What Symptoms Of Hepatitis B
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What Is Hepatitis?
It is an inflammation of the liver. It may be caused by drugs, alcohol use, or certain medical conditions. But in most cases, it’s caused by a virus that infects the liver. This is known as viral hepatitis, and the most common forms are hepatitis A, B, and C.
Sometimes there are no symptoms of hepatitis in the first weeks after infection – the acute phase. But when they occur, the symptoms of hepatitis A, B, and C may include fatigue, nausea, poor appetite, belly pain, a mild fever, or yellow skin or eyes (jaundice.) When hepatitis B and C become chronic, they may cause no symptoms for years. By the time there are any warning signs, the liver may already be damaged.
Hepatitis A: What Happens
A: is highly contagious and can spread from person to person in many different settings. It typically causes only a mild illness, and many people who are infected may never realize they are sick at all. The virus almost always goes away on its own and does not cause long-term liver damage.
A: How Does It Spread?
A: usually spreads through contaminated food or water. Food can be tainted when it’s touched by an infected person who did not wash his hands after using the bathroom. This transfers tiny amounts of the infected stool to the food. Raw shellfish, fruits, vegetables, and undercooked foods are common culprits in hepatitis A outbreaks. The virus can also spread in daycare centers if employees aren’t careful about washing hands after changing diapers.
– Light but constant abdominal discomfit
– Loss of appetite
– Pharyngitis and rejection of smoking
– Presence of chills or being cold.
– Eyes and skin become yellow
– Brown urine
– Whitish excrement
Type A: Who Is at Risk?
A prime risk factor for Type A is traveling to or living in a country with high infection rates. You can check the CDC’s travel advisories to learn about recent outbreaks. Eating raw foods or drinking tap water can increase your risk while traveling. Children who attend daycare centers also have a higher risk of getting Type-A.
Type B: What Happens
Many adults who get Type B have mild symptoms for a short time and then get better on their own. But some people are not able to clear the hepatitis B virus from the body, which causes a long-term infection. Nearly 90 percent of infants who get the virus will carry it with them for life. Over time, chronic Type B can lead to serious problems such as liver damage, liver failure, and liver cancer.
Type B: How Does It Spread?
You can get type B through contact with the blood or body fluids of an infected person, type B is most often spread through unprotected sex. It’s also possible to get Type B by sharing an infected person’s needles, razors or toothbrushes. And an infected mother can pass the virus to her baby during childbirth. Hepatitis B is not spread by hugging, kissing, sharing food, or coughing.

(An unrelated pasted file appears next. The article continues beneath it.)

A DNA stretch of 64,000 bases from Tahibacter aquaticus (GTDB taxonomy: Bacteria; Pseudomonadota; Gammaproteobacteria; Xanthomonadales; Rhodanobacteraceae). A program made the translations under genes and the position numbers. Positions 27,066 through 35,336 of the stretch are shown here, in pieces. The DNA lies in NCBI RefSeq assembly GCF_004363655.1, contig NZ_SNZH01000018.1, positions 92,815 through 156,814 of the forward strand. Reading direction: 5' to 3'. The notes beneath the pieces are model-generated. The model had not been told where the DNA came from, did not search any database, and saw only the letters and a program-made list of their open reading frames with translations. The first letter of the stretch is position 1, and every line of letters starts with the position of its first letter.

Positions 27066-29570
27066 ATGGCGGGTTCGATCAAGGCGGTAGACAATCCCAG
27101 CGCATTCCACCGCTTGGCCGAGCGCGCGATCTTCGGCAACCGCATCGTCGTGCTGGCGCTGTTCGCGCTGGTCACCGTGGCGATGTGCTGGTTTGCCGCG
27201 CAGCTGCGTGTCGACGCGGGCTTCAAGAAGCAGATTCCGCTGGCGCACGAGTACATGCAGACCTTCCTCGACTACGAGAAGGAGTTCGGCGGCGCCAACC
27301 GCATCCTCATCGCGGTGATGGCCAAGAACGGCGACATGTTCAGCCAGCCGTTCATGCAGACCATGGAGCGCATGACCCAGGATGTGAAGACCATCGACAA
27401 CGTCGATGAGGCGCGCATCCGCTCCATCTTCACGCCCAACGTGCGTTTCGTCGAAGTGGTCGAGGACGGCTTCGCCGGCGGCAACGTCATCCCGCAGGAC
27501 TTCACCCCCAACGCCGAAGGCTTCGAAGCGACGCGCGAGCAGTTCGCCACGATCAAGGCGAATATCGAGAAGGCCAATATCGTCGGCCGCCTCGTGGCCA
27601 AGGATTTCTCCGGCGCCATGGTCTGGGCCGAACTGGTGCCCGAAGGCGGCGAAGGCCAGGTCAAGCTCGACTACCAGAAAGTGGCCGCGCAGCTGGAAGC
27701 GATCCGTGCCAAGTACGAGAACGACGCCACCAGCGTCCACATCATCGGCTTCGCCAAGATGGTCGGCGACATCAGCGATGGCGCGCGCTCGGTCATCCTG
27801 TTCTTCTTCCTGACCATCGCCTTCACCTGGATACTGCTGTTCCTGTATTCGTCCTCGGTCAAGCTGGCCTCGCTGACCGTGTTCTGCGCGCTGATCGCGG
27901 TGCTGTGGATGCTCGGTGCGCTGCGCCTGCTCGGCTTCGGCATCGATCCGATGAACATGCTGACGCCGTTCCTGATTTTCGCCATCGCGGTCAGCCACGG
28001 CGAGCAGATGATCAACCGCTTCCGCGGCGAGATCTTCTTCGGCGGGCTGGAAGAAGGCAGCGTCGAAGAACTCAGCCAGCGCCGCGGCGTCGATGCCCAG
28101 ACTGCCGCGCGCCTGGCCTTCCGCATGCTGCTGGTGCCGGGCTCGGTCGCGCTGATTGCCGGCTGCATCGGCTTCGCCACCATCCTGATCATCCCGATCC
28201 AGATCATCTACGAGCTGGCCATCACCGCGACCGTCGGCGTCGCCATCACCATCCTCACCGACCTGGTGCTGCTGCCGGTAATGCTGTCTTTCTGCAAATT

Hepatitis B: Who Is at Risk?
Anyone can get hepatitis B, but people who have multiple sex partners or inject illegal drugs have a higher risk. Other risk factors include being a health care worker who is exposed to blood or living with someone who has chronic hepatitis B.
Hepatitis C: What Happens
About 25% of people who get hepatitis C defeat the virus after an acute infection. The rest will carry the virus in their body for the long term. Chronic hepatitis C can cause very serious complications, including liver failure and liver cancer. Fortunately, there are ways to manage the virus and reduce its impact on the liver.
Hepatitis C: How Does It Spread?
Hepatitis C spreads through infected blood. Sharing needles or “works” to inject drugs is the most common cause of infection. Getting a tattoo or body piercing with an infected needle is another means of exposure. A mother may pass the virus to her child at birth. In rare cases, unprotected sex spreads hepatitis C, but the risk appears small. Having multiple sex partners, HIV, or rough sex seems to increase the risk for spreading hepatitis C.
Protecting Your Liver
If you have chronic hepatitis, there are steps you can take to keep your liver resilient. Avoid alcohol, which can cause additional liver damage. Check with your doctor before taking any medications or supplements, because some are tough on the liver or may not be safe in people with liver disease. Most importantly, keep your appointments for regular monitoring. By watching for any changes in your liver, you and your health care provider can stay one step ahead of the virus.
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DISCLAIMER: The information provided on this site is intended for your general knowledge only and is not a substitute for professional medical advice or treatment for specific medical conditions. You should not use this information to diagnose or treat a health problem or disease without consulting with a qualified healthcare provider. Please consult your healthcare provider with any questions or concerns you may have regarding your condition.